Saturday, February 23, 2008

In the previous blogs, I have discussed and mentioned of the extremely cold conditions since Jan/Feb in the sub-continent. Unusually low, and record temperatures, were of the order since Jan. and mentioned several times in my blogs.Thus this year becomes one of the coldest and a long winter for the sub-continent. Normally hot and muggy Mumbai too had a "winter" ,with temperatures going down to 8c,and normally cold regions like north Kashmir touching -29c at Leh.


Well, the point here is, this year's winter was not restricted to this region, but its severity was almost all over the Northern Hemisphere.
Across much of the northern hemisphere, from Greece,Iran to China and Japan, they have been suffering their worst snowfalls for decades.
Similarly freakish amounts of snow have been falling over much of the northern United States, from Ohio to the Pacific coast, where in parts of the state of Washington up to 200in of snow have fallen in the past fortnight.
In country after country, these abnormal snowfalls have provoked a crisis.
In China the worst snow for 50 years triggered an unprecedented state of emergency. In Afghanistan, freezing weather (-22c) and the worst snow for 30 years have killed more than 900 people.
In neighbouring Tajikistan, the coldest winter for 50 years, along with soaring food prices and a massive energy crisis. (china picture)
In Greece and Turkey, where temperatures dropped as low as -31c, hundreds of villages have been cut off by blizzards and drifting snow. Athens was covered in several centimeters of snow and the outskirts were cut off due to heavy snow and ice on the roads following two days of snowfall.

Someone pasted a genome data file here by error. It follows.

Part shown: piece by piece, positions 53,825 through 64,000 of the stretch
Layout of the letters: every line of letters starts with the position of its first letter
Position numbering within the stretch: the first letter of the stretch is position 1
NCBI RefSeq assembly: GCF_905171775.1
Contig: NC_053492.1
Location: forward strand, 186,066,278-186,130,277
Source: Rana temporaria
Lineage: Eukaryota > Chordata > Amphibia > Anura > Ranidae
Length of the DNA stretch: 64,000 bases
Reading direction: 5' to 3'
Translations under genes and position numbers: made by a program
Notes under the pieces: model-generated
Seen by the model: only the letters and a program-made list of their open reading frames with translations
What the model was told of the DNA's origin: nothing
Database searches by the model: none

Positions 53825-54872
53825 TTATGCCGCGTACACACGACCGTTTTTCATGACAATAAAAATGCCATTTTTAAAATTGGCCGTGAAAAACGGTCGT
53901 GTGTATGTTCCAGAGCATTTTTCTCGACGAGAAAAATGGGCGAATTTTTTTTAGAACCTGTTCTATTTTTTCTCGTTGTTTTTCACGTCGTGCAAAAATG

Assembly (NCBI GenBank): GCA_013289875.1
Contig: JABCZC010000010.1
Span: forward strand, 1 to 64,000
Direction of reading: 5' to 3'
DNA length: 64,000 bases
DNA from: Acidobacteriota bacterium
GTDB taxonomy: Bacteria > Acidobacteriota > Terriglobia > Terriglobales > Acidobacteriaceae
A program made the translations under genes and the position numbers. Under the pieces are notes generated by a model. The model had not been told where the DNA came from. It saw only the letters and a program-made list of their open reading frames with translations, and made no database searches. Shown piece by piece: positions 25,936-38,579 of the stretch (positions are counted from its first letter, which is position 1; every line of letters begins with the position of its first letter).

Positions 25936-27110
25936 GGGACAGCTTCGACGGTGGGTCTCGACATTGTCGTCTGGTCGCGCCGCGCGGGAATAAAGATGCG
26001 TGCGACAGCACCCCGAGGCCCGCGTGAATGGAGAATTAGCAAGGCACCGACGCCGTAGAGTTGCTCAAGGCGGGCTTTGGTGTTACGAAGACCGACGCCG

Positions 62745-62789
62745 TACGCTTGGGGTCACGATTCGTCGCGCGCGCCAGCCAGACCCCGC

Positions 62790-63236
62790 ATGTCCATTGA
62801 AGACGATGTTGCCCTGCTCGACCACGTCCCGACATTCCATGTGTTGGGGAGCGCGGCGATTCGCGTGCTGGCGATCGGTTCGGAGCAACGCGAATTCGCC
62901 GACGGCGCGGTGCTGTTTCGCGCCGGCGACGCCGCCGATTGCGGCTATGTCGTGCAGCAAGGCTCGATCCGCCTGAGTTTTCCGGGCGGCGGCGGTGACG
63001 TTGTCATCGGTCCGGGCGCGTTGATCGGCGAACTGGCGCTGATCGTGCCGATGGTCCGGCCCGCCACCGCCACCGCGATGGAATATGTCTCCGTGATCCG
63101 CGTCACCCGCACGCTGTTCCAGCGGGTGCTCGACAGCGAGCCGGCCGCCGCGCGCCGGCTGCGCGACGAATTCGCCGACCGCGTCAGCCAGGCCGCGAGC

In Israel, Jerusalem were treated to another rare sight of snow. This is the second significant snow fall to descend on the City this year. While snow is often seen across other parts of the country, it seldom settles in Jerusalem itself. However this morning it is reported that snow lay to a depth of 5cm in places.
In Iran, following heavy snowfalls last month, its eastern desert regions - normally still hot at this time of year - have seen their first snow in living memory.
In Saudi Arabia last month, people were amazed by the first snow most had ever seen.
On the Pacific coast of Japan last week, heavy falls of snow injured more than 50.
And, a spell of cold weather in northern Vietnam has killed nearly 60,000 cattle and destroyed crops. The ongoing cold spell started on 14 January, beating the 31-day record set in 1989. Temperatures have sometimes dropped to below 10C. In two localities, a temperature of -2C was recorded.
Alpine ski resorts have seen their best snow conditions for many years.

Now, what is the result and effect of this :In light of such frezzing news from so many places round the world, it was not seem surprising that U.S. satellite data for January shows the extent of snow cover in the northern hemisphere as reaching its highest level since 1966, 42 years ago - and that temperatures were lower than their average for the whole of the 20th century.

And that the "little" big freeze is not restricted to the northern hemisphere !Following last year's freak snowfalls in such southern cities as Buenos Aires and Sydney, and RECORD CHILLY TEMPERATURES have sent residents in Kalgoorlie (Austrailia) and other parts of Western Australia reaching for the blankets. Kalgoorlie has experienced the extremes of weather over the past five days with Wednesday’s chilly 15.1C maximum and 15C on Tuesday setting a RECORD LOW FOR FEBRUARY. The previous lowest temperature in the mining town during February was 16.4 C in 1993. The mercury has taken a massive dive since Sunday when the maximum reached 41C. On Monday it was 34.6C. Kalgoorlie’s average for February is 32C. “To be as low as 15C, that’s REALLY REALLY UNUSUAL.” OTHER RECORD LOWS were recorded in the Gascoyne region, Midwest and Southern Cross. Cooler winds from the southeast and extensive cloud, along with the impact of Tropical Cyclone Nicholas, are blamed for the colder weather.
As a result, ice cover round the Antarctic is at its greatest extent for this time of year since data began in 1979, 30per cent above average.

I refrain from drawing any long-term conclusions from 2008's great freeze. But it is one of the most startling developments to have emerged in the world's weather patterns for a long time - not least in that it was so unexpected.The amazing feature of this great freeze is how little it was predicted.
kapadias@gmail.com


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